But as anyone who knows him is aware, Philip is all about the music, including recordings that few people have heard -- high-resolution versions of well-known albums, unreleased mixes, demos and the like. "Have I played this for you?" and "I can't give you a copy of this" pepper his talk whenever he visits. On a recent trip, he brought along a ReVox reel-to-reel player, some of the magnificent tapes from the Tape Project, and some line-topping Luxman products: the C-1000f preamp and B-1000f mono amplifiers. We installed the electronics first, did some listening to CDs, and then moved on to the tapes. After just a few cuts, it was apparent to me that I needed to write about the Luxman electronics, so obvious was their sonic appeal. Philip agreed to leave everything with me -- he's trusting on top of being a musical omnivore -- and let me decide what I wanted to write about. While both the preamp and amps deserve some coverage, I chose the B-1000f's, because, well, you'll see why.
The B-1000f mono amps are massive -- measuring 17"W x 21"D x 11 1/2"H and weighing somewhere north of 140 pounds each -- and massively expensive at $48,000 USD per pair. Such prices aren't out of the ordinary for top-of-the-line mono amps today, especially ones coming from foreign countries, but when you discover some of what goes into a B-1000f, you start to understand why this amp costs so much, even if you still can't write the check for a pair.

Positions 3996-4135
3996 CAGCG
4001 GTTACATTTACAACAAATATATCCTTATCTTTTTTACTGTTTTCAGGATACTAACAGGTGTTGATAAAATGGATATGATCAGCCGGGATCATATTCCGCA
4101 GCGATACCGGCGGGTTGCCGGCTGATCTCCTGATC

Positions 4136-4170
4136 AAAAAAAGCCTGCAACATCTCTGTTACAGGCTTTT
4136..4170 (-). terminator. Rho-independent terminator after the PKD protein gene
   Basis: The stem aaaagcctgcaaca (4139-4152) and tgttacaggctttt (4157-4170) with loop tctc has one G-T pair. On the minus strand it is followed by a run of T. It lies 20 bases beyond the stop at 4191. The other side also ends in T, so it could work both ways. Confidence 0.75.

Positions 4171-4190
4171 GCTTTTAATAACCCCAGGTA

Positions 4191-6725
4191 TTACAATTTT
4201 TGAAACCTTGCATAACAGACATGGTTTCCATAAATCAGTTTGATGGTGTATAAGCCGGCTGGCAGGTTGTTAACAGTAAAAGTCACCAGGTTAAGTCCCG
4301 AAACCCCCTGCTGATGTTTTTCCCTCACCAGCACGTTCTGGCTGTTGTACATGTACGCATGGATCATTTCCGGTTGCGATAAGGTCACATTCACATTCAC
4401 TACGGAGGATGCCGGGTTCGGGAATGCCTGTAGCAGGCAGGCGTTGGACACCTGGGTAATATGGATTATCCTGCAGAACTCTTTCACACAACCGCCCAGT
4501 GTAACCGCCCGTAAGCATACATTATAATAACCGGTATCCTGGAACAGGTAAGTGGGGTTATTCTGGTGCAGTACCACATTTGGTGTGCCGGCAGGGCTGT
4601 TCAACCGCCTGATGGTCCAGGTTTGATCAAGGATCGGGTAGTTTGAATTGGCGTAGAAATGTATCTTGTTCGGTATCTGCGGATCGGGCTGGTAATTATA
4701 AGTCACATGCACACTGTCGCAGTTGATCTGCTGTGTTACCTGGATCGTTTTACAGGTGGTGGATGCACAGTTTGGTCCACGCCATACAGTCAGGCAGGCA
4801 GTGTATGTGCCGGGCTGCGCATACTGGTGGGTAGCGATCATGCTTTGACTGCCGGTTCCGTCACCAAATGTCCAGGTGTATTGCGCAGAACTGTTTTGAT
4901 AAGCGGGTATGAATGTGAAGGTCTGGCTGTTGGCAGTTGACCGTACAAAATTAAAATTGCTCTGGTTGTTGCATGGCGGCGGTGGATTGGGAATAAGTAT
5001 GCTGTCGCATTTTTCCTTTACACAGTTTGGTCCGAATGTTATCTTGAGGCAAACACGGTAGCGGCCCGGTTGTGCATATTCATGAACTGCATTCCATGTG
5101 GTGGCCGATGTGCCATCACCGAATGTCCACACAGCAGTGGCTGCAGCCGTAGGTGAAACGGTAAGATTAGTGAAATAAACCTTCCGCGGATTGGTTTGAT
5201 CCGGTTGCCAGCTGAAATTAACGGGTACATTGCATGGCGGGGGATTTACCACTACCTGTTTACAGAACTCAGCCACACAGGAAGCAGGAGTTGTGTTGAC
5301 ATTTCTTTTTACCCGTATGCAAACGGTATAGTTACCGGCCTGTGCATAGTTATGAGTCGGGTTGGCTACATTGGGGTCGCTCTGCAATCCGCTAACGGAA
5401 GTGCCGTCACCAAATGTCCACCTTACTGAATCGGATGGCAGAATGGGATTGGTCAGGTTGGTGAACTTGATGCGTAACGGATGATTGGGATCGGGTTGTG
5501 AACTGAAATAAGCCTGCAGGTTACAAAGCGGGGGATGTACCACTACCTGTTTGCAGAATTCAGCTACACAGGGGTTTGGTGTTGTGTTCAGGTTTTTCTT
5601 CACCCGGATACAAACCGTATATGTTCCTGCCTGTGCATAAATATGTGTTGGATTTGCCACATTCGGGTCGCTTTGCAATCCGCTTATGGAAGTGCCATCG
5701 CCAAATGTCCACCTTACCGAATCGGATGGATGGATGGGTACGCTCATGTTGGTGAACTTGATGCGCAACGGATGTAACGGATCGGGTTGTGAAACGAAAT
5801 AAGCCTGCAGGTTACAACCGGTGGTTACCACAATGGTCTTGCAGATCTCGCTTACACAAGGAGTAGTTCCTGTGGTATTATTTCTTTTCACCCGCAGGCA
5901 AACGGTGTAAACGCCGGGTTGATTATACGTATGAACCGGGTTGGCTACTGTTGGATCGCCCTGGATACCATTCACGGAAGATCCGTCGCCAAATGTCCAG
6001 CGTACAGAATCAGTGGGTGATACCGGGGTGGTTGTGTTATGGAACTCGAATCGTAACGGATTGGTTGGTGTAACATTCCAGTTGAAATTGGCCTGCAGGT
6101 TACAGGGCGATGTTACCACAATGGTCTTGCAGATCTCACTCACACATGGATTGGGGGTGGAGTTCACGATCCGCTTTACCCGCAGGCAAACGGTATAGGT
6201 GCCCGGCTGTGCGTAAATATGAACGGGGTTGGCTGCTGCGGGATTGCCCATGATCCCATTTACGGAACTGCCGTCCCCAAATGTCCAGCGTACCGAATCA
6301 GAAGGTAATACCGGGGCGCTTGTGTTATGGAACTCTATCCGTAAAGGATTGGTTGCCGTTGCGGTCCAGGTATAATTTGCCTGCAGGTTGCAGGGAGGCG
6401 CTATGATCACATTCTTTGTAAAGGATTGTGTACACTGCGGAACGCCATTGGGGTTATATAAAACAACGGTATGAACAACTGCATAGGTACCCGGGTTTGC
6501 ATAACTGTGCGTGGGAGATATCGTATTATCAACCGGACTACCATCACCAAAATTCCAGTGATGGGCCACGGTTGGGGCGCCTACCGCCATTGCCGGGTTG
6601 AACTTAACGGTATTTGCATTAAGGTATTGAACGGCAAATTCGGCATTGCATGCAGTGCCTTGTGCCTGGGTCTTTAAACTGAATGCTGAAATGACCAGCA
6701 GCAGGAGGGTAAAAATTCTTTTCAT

Let's start with the EI transformer -- a 55-pound handmade power plant. Instead of having a core wound from round copper wire, as is usual, the core of the B-1000f's transformer is made from paper-covered flat copper bar. Thick and unyielding, this is actually hammered into place, allowing for a tighter wind. Luxman prefers the sound of its copper bar to that of any round wire and, in this application, dislikes the sound of any outer coating other than paper. There is only one person at Luxman who makes these transformers, and each one is so time-consuming to produce that he spends his week making all of three. Even I can decipher this math: Three transformers means that Luxman can produce a maximum of three B-1000f's per week.
The fanaticism doesn't end at the transformer. The circuit boards look unusual. Then it hits you: The traces have no right angles, every one of them curving gracefully around the other. Again, the engineers at Luxman simply like how this sort of board layout sounds. Like other companies, Luxman is picky about passive parts, but this is taken to a new level, as Luxman even chooses the paint that appears on the resistors it uses for reasons having to do with the paint's effect on the sound. I admire such devotion to sonic purity, even if I can't quite get my head around the way in which paint may make one resistor sound different from another.